Tactical Analysis: How Jamie Vardy tore Man City to shreds

Pep Guardiola's side were comprehensively defeated 5-2 and it left them with much to ponder

10:00am on Saturday 3rd October 2020
Daryl Gouilard

Less than a month ago, Manchester City fell short to a stubborn Lyon at the quarter-final stage.

In that match, the French side capitalised on Man City’s high defensive line and attack the space that was available behind defenders Eric Garcia and Aymeric Laporte.

A month later, Pep Guardiola’s side welcomed Brendan Rodgers’ Leicester City to the Etihad with the intention of starting their Premier League season strong.

Man City: Squad, FC Ratings, Matches, Formations

Leicester: Squad, FC Ratings, Matches, Formations

But instead, they found themselves on the back foot. We will examine how Leicester made the most of Man City’s high defensive line and how they provoked errors from the opposition defence.

How Leicester made the most of Man City’s problems

Leicester came into this match as the underdog and they ended the match still being the worst side in terms of stats - apart from the scoreline. They registered seven shots and held 28% of possession, but scored five goals. But how can a side who sat back for the majority of the match manage to score three penalties and two goals against a side who dominated possession?

Firstly, they had an unfamiliar 4-5-1 lineup, different from their usual 4-1-4-1 formation, with Mendy sitting in between the defensive lines. Secondly, the decision of keeping two attacking wing-backs in James Justin and Timothy Castagne out wide instead of choosing to use two defensive full-backs was a key decision. Thirdly, Dennis Praet was used as a right winger in this match ahead of a player who can provide more pace, like Ayoze Perez, and he provided defensive solidity and creativity from the right-hand side.

The visitors made the situation tougher by instructing Vardy to mark Rodri every time City attempted to play out from the back. This blocked the home side from progressing the ball through the central area since there were no players who were able to link the centre-backs with the attackers up front. They were forced to distribute the ball wide, but Leicester’s defensive shape was on hand to shift towards the ball and overload that area before City players could attack the wide space.

Their interceptions map displays their intention of defending deep inside their defensive third as most of their interceptions were registered either inside or close to the 18-yard box.

In their attacking phase, Leicester relied heavily on counter-attacks since they were not able to progress the ball into City’s defensive third from a positional attack. When City were off the ball, they preferred to press the opposition high up the pitch and attempted to win the ball high up the pitch. Leicester also knew about this, which was why most of Schmeichel’s goal-kicks were headed towards right-back Justin.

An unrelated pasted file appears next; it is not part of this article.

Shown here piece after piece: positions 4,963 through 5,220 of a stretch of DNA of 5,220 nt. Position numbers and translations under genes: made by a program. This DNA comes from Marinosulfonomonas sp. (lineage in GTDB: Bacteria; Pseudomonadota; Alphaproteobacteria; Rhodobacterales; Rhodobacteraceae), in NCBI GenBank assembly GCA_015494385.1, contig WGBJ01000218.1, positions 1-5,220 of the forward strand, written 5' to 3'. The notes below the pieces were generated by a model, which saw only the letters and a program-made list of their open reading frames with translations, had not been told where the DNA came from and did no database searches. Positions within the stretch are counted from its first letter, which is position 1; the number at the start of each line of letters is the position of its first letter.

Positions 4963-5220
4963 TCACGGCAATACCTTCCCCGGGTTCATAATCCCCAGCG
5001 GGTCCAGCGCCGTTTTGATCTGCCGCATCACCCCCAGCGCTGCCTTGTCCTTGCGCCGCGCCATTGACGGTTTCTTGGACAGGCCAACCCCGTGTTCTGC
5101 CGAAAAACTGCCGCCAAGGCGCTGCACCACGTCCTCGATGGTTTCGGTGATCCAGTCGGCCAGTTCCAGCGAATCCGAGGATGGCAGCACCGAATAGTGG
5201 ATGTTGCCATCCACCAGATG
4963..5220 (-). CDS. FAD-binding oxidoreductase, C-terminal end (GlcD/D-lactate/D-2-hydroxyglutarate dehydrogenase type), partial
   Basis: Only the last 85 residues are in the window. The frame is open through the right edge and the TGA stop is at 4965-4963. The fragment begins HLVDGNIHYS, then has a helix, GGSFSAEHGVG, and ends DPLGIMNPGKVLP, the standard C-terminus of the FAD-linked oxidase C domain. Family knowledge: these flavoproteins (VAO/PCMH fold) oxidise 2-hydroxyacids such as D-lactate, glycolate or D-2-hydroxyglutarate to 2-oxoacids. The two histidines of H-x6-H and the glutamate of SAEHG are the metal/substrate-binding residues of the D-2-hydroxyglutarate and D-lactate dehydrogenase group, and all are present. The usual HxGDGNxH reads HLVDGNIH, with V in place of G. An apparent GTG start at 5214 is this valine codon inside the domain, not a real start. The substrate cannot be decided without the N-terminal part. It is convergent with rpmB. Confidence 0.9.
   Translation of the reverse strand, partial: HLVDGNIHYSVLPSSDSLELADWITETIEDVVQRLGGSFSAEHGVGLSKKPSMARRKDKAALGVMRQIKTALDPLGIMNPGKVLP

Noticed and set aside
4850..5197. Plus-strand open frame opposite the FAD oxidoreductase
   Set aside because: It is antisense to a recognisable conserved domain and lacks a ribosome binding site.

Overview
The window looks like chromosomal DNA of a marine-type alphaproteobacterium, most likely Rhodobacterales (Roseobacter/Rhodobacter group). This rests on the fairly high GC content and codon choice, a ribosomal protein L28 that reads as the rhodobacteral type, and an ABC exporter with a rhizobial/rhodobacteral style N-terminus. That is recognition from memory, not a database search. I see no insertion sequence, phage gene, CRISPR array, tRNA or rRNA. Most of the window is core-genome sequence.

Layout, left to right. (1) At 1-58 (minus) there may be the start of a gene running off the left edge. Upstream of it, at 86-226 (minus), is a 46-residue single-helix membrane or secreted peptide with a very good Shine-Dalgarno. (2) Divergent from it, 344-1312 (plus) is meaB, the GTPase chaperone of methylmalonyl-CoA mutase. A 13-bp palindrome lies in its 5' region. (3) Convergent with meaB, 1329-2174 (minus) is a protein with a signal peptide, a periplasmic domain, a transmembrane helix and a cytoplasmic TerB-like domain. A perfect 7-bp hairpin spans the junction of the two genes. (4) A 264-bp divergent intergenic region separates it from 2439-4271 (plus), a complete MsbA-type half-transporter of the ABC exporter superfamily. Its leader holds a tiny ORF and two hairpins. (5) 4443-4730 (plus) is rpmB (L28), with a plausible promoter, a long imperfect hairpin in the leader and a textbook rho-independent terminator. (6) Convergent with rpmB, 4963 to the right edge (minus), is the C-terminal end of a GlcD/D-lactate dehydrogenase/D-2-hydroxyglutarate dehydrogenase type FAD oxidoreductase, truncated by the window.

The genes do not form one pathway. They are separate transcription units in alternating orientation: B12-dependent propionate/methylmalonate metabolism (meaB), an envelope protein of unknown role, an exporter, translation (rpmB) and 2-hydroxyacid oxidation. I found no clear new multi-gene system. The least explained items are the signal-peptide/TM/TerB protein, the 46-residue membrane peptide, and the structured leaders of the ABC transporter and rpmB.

Both Justin and Castagne are attacking wing-backs and they are capable of overlapping forwards with pace. This allowed Leicester to have numbers when they created counterattacking situations while beating City’s defending numbers with pace.

Vardy’s second goal of the match is a good example of how a player’s positioning benefitted Leicester significantly. Since Praet is not a natural winger who has good pace to beat the opposition’s full-back, he was tasked to pin Mendy down and this allowed Castagne to overlap. With Justin already pinning down Ake, the former Atalanta player was able to receive the ball from Tielemans freely and cross into the box for Vardy.

The Englishman’s role was also crucial for Leicester in this match as his trait of making runs in behind the opposition’s defenders helped dragged City’s defensive line back towards their goal and created space for his teammates to arrive into the box.

As shown in both situations, he has the tendency of sitting slightly in front of City’s centre-backs and used his pace to beat his man to move towards the box along with his teammates. His progressive runs were also the cause of Leicester’s first two penalties as both Walker and Garcia were forced into bringing him down inside the box.


Many would have expected Manchester City to come out of this match as comfortable winners with at least two or three goals. But, on the field, the away side even coming away with five goals, including three penalties conceded by three of City’s defenders. It proved that City are not able to find a solution yet to a problem that has hurt them in the past.

While many would look at the match and criticise Rodgers’ decision to approach the match in a negative way by setting up a deep 5-4-1 defensive block, his counterattacking masterclass hit Man City in their worst spot and brought them the reward that they deserved.

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